Similarly, some readers will find Merwick’s use of the present tense to be problematic. Death of a Notaryuses the present tense, rather than the past tense, throughout the text. In the “Epitaph,” Merwick writes, “[W]e are told that in any military adventure, the first casualty is truth. I think it is not. Janse is a reminder that the first casualties are people” (xvi). And it is clear to the reader from the first sentence that Merwick seeks to bring us into van Ilpendam’s life with immediacy. She succeeds in doing so to an extraordinary degree, and she succeeds in part, through the narrative device of writing in the present tense. In the hands of some historians, this might be a disaster, but Merwick combines extensive research and careful contextualism with her use of the present tense, and, on the whole, it works to draw the reader into sympathetic engagement with Adriaen Janse van Ilpendam’s world. Death of a Notary ends with the question with which it opened: why did Adriaen Janse van Ilpendam kill himself? To say that van Ilpendam committed suicide because he could not cope with the transition from Dutch law and culture to English law and culture is too simple. And ultimately, Merwick presents a more complex scenario. Indeed, Merwick points out that the exact reasons for van Ilpendam’s suicide are probably irrecoverable. In the final analysis, this is a book about a man’s life, not about his death. Significantly, Death of a Notarydemonstrates persuasively that even the life of an apparently unimportant and unsuccessful colonist was embedded in a larger Atlantic context. That context included transatlantic ties of kinship and patronage, as well as the goals and policies of European empires planned and carried out differently on both sides of the Atlantic. All of those things affected Adriaen Janse van Ilpendam. The imposition of English law and government made it very difficult for him to function as a schoolmaster and a notary, and otherwise to earn a living. He quickly found himself on the outskirts of the system of administrative appointments, and he struggled to adapt to a new legal and colonial system, one that did not rely on notaries to function smoothly.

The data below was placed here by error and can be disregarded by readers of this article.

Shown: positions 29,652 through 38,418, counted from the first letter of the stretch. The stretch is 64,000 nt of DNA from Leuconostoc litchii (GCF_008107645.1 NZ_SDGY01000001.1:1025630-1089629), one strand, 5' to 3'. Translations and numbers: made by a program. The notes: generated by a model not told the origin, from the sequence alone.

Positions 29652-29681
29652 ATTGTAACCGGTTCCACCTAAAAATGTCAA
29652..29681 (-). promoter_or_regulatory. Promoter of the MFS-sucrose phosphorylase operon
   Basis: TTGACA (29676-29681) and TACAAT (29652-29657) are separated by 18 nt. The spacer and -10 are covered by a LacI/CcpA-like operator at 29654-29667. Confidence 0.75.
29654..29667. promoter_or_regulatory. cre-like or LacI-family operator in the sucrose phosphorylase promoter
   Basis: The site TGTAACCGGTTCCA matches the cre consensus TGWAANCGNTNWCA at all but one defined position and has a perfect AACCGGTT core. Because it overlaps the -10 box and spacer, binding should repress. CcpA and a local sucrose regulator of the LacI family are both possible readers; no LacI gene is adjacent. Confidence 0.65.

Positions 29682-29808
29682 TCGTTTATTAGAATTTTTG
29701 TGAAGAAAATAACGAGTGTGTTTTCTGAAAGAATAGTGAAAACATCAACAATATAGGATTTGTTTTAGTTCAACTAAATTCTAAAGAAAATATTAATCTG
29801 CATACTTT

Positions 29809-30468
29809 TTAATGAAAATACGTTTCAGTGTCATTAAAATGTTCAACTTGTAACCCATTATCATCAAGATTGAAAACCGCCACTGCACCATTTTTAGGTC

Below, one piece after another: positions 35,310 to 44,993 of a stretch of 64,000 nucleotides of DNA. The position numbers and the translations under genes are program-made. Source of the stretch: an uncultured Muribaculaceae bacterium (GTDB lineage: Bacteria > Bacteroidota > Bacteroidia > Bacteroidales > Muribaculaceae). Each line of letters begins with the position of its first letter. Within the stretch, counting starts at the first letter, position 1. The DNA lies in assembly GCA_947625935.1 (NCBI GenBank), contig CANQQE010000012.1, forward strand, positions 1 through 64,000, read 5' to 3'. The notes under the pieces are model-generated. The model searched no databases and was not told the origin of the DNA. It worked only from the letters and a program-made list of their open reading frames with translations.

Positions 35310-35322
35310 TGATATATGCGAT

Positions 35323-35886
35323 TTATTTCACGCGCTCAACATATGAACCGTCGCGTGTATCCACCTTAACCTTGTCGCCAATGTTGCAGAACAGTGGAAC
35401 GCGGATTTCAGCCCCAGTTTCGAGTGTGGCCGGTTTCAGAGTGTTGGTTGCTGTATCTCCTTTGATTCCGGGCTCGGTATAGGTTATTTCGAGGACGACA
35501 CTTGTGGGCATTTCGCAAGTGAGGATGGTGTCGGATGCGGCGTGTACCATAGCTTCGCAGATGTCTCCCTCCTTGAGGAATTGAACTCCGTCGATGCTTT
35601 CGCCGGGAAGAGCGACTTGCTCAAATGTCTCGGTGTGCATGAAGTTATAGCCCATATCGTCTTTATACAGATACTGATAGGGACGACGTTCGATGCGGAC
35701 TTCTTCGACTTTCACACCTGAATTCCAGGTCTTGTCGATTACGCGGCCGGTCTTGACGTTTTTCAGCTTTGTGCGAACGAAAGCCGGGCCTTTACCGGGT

But Merwick’s evidence suggests that other factors exacerbated van Ilpendam’s difficulties. Van Ilpendam was growing older during the years when his world changed so dramatically, and his advancing age meant that he was less able to sustain himself in uncertain circumstances. The death of close relatives who controlled an inheritance in the United Provinces, combined with English imperial restrictions on travel of colonists from the former Dutch colony of New Netherland, also dealt a crucial blow to van Ilpendam’s ability to survive in New York. He lost a much needed source of income in the shifting winds of the Atlantic World, because he was not able to maintain transatlantic connections after the English conquest of New Netherland or to travel freely between New York and the United Provinces.

And yet, ultimately, it does not really matter which aspects of the transition from Dutch to English control of the colony were more costly to Adriaen Janse van Ilpendam. In the end, Donna Merwick has shown us how precarious life could be for colonists in seventeenth-century North America. Death of a Notary depicts the world of some seventeenth-century Dutch colonists, and the ways in which that world altered dramatically and painfully with the coming of the English. Scholars of early American history need to know more about the cost of empires for all who were part of them. Death of a Notary offers us a way to begin to think about those costs within a larger context, through the example of a humble and struggling man.


This article originally appeared in issue 1.1 (September, 2000).

Cynthia J. Van Zandt is Assistant Professor of History at the University of New Hampshire.